At the end of a piano recital we recently attended, my mom (Ra-Ra known by the children) found her way to the front of the pack and got just the shot of all shots. All 4 children were sitting on the piano bench grinning from ear to ear and posing for a very proud grandma. And their other grandmother (Nonnie), who hardly ever misses an event, gave them all hugs of approval.

 

Looking back at the musical where I squeaked in at the last moment, that grin I saw might just have been reserved for her grandparent seated in the second row.

 

Mike is a Clarendon Hills resident; husband; Indian Princes; Indian Guide Dad;  a Coach; an “old” football player and a real estate broker.  Mike’s columns are usually crafted about the buzz in and around the area.  It sometimes has a spin on real estate or cultural information, highlight a new business or announce school happenings.  He might include a “get-to-know” about some of our interesting residents and even a little about history. Whatever it is, it is sure to be about the “Talk of the Town”. Mike McCurry has been selling real estate in the western suburbs for over 26 years and his office is located at 5 S. Prospect Ave., Clarendon Hills, IL 60514 His blog can be found at mikemccurryhomesblog.wordpress.com 630-325-2800 or visit his website at www.mmccurry.com

Elizabeth and Mrs. Sciaccotta

                                           Elizabeth and Mrs. Sciaccotta

That perfect shot by RaRa

                                        That perfect shot by Ra-Ra

Digging in the Dirt


From Mike McCurry’s “Talk of the Town” column in The Clarendon Courier, March 31st, 2016.

It was one of those perfect late-spring days in Clarendon Hills, when the air was cool and the sun was hot. My wife and oldest son were in the backyard gardening. She laid out a colorful Mexican blanket for our baby daughter to rest under the sugar maple, creating an idyllic Norman Rockwell family picture. It was an old tree — its branches were several feet thick and many spanned across the yard, the deck and in between our house and our neighbors’ home.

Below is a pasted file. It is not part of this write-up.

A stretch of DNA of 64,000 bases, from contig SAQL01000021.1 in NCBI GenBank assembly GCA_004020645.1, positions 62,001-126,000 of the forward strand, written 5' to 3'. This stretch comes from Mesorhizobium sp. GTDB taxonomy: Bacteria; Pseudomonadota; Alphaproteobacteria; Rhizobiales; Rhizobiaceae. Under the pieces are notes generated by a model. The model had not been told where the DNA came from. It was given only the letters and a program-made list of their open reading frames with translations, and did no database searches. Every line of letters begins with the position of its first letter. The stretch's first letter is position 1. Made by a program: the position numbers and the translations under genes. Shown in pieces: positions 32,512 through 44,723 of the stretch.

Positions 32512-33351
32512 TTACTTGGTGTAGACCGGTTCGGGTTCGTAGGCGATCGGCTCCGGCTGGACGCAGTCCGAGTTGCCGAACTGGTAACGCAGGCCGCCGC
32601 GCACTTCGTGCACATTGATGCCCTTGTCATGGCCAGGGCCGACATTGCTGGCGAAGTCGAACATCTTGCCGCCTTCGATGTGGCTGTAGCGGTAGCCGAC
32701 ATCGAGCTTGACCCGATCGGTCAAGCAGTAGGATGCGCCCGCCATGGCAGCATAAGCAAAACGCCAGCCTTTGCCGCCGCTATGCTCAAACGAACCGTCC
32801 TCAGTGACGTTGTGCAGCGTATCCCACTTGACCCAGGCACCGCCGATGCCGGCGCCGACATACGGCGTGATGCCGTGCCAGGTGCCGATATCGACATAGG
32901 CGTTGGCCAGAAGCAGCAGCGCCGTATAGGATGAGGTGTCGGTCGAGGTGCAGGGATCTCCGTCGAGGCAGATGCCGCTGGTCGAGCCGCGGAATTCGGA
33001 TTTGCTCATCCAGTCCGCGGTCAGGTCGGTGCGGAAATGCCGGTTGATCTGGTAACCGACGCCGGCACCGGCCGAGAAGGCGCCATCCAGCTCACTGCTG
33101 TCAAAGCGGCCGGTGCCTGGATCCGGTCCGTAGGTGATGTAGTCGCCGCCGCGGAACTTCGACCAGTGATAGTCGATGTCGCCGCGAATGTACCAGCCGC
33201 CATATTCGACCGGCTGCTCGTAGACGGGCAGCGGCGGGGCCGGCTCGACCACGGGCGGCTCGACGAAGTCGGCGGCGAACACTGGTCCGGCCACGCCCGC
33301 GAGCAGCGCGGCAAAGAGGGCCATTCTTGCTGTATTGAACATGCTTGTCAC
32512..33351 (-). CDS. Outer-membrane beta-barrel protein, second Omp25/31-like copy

It wasn’t unusual to hear the maple crying out, especially with the harder spring winds. Today, Amy felt a parental tug in her gut to move the children to another lounging area, safe from the 150-year-old tree. She could sense the tree was laboring as the wind blew harder. After settling into the comfortable new spot, there was a loud crack. Two of the heaviest limbs crashed to the ground — right where the children had been just moments before.

 

When I got the call, I could tell from her voice that she was scared, so I rushed home without hesitation. Surveying the tree, the yard and the damage done to our landscaping, I was hugely grateful for the safety of my family. I walked around the damage and up to the deck and into our home. It wasn’t a second later that the rest of tree split, fell and destroyed the deck I had just walked across! Talk about an intense day!

 

Just the night before all of this drama happened, on that very deck, we had popped the cork on a bottle of champagne to mark the completion of landscape plans we had started several years earlier. It was a long journey of hard work that we were thrilled to have completed. But Mother Nature has a voice at the table … and as always, she has the final word.

 

—–

 

I recently spoke with two of our neighbors who know a lot about getting their hands dirty in the yard: Lorna and Robert Galandak. Many will know Lorna as the long-term Admin for CHMS (she recently moved over to HMS). This is a couple who always look happy cutting their grass twice a week and collecting leaves as they fall from the tree. To be honest, they keep their yard so tidy that we neighbors are a little intimidated; it always looks perfect.